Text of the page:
This is an excerpt from the book A Room of One’s Own by Virginia Woolf.
The British Museum was another department of the factory. The swing-doors swung open; and there one stood under the vast dome, as if one were a thought in the huge bald forehead which is so splendidly encircled by a band of famous names. One went to the counter: one took a slip of paper; one opened a volume of the catalogue, and …..the five dots here indicate five separate minutes of stupefaction, wonder, and bewilderment. Have you any notion how many books are written about women in the course of one year? Have you any notion how many are written by men? Are you aware that you are perhaps, the most discussed animal in the universe? Here had I come with a notebook and a pencil proposing to spend a morning reading, supposing that at the end of the morning I should have transferred the truth to my notebook. But I should need to be a herd of elephants, I thought, and a wilderness of spiders, desperately referring to the animals that are reputed longest lived and most multitudinously eyed, to cope with all this. I should need claws of steel and beak of brass even to penetrate the husk. How shall I ever find the grains of truth embedded in all this mass of paper? I asked myself, and in despair began running my eye up and down the long list of titles. Even the names of the books gave me food for thought. Sex and its nature might well attract doctors and biologists; but what was surprising and difficult of explanation was the fact that sex – women, that is to say – also attracts agreeable essayists, light-fingered novelists, young men who have taken the M.A. degree; men who have taken no degree; men who have no apparent qualification save that they are not women. Some of these books were, on the face of it, frivolous and facetious; but many, on the other hand, were serious and prophetic, moral and hortatory. Merely to read the titles suggested innumerable schoolmasters, innumerable clergymen mounting their platforms and pulpits and holding forth with a loquacity which far exceeded the hour usually allotted to such discourse on this one subject. It was a most strange phenomenon; and apparently – here I consulted the letter M – one confined to the male sex. Women do not write books about men – a fact that I could not help welcoming with relief, for if I had first to read all that men have written about women, then all that women have written about men, the aloe that flowers once in a hundred years would flower twice before I could set pen to paper. So, making a perfectly arbitrary choice of a dozen volumes or so, I sent my slips of paper to lie in the wire tray, and waited in my stall, among the other seekers for the essential oil of truth.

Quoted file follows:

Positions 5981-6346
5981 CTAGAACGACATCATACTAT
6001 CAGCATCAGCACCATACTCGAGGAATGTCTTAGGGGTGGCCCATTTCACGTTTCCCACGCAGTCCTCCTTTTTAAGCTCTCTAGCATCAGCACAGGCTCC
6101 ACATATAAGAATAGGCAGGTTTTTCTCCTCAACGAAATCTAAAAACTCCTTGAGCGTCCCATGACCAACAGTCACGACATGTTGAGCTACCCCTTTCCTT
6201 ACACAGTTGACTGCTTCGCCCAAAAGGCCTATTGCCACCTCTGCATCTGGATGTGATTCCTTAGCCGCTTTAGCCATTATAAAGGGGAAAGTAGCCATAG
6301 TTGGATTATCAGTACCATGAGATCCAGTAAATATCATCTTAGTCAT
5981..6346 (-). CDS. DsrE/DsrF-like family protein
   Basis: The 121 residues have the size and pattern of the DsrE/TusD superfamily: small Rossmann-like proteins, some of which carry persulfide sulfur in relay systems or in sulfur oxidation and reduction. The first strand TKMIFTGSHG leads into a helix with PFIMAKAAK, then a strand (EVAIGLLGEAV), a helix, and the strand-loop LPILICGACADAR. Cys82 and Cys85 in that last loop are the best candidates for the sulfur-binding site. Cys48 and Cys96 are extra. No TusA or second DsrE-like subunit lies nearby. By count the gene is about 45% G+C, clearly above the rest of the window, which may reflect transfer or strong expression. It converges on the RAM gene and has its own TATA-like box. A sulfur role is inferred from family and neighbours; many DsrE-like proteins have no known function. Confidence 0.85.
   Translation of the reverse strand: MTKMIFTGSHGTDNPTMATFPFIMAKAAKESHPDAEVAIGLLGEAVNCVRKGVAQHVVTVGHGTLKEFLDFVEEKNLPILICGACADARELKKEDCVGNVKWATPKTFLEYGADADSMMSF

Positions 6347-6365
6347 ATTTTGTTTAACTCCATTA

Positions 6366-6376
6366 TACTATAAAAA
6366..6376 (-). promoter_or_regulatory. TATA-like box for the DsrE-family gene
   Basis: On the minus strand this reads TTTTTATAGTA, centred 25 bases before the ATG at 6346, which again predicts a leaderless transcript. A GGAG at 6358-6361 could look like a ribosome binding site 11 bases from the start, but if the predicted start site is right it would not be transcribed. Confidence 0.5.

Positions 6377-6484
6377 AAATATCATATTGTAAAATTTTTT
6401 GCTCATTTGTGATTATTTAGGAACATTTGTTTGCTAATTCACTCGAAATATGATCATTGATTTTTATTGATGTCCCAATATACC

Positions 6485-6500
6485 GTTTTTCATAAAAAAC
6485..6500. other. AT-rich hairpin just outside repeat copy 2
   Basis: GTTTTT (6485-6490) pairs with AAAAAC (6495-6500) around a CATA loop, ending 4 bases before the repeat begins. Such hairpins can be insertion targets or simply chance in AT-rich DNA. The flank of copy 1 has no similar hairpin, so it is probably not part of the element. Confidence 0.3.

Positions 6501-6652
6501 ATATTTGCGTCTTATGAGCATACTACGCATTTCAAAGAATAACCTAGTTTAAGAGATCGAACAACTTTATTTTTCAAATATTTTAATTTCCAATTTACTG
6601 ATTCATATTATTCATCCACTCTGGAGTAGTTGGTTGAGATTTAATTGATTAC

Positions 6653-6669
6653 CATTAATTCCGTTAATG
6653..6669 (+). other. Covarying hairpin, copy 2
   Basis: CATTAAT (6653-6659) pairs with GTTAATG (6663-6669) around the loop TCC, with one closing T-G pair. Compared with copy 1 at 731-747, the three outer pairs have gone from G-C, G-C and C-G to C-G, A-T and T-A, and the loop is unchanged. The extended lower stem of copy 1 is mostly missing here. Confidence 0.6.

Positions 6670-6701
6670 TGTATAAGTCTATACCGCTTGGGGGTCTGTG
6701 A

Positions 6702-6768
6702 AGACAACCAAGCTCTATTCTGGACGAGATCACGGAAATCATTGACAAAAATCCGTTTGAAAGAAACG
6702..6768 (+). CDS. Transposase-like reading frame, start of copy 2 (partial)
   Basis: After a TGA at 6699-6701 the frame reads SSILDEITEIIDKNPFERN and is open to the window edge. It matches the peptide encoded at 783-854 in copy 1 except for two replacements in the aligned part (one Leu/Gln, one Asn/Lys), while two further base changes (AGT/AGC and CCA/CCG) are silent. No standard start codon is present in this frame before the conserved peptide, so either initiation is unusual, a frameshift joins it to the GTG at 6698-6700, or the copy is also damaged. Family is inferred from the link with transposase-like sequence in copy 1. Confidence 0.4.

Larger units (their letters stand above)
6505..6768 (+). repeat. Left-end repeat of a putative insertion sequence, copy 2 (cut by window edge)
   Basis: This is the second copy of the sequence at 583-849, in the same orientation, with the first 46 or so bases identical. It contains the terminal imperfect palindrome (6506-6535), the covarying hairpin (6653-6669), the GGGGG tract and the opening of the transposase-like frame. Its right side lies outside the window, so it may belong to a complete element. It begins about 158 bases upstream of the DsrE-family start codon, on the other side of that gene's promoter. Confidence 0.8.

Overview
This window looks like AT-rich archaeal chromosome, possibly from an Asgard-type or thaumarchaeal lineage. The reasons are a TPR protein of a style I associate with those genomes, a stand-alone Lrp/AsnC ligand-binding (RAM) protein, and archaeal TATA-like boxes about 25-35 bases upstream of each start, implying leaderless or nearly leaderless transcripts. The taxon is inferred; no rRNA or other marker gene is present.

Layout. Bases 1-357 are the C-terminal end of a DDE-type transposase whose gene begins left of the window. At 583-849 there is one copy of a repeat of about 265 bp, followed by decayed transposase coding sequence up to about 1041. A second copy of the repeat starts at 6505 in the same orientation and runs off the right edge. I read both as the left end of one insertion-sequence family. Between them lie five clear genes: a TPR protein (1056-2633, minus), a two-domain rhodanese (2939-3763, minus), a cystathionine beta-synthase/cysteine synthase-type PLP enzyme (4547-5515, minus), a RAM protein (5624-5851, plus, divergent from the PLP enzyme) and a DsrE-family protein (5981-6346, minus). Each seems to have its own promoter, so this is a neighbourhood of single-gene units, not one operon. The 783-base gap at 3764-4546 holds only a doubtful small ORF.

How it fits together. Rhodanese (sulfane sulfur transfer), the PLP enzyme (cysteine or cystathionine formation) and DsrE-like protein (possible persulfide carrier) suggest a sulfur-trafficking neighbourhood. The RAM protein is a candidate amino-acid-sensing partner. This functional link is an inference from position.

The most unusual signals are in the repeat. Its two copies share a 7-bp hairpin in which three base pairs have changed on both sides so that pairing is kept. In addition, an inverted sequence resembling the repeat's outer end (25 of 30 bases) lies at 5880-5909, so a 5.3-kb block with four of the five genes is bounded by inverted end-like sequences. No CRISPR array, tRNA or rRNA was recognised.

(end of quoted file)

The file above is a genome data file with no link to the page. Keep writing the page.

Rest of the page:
What could be the reason, then, of this curious disparity, I wondered, drawing cart-wheels on the slips of paper provided by the British tax-payer for other purposes. Why are women, judging from this catalogue, so much more interesting to men than men are to women? A very curious fact in seemed, and my mind wandered to picture the lives of men who spend their time in writing books about women; whether they were old or young, married or unmarried, red-nosed or hump-backed – anyhow, it was flattering, vaguely, to feel oneself the object of such attention, provided that it was not entirely bestowed by the crippled and the infirm – so I pondered until all such frivolous thoughts were ended by an avalanche of books sliding down onto the desk in front of me. Now the trouble began.
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A Room of One’s Own – Summary
Here is the book summary from Goodreads:
A Room of One’s Own is an extended essay by Virginia Woolf. First published on the 24th of October, 1929, the essay was based on a series of lectures she delivered at Newnham College and Girton College, two women’s colleges at Cambridge University in October 1928. While this extended essay in fact employs a fictional narrator and narrative to explore women both as writers and characters in fiction, the manuscript for the delivery of the series of lectures, titled Women and Fiction, and hence the essay, are considered nonfiction. The essay is seen as a feminist text, and is noted in its argument for both a literal and figural space for women writers within a literary tradition dominated by patriarchy.
Copyright © 1928 by Virginia Woolf
More details on Goodreads can be found here.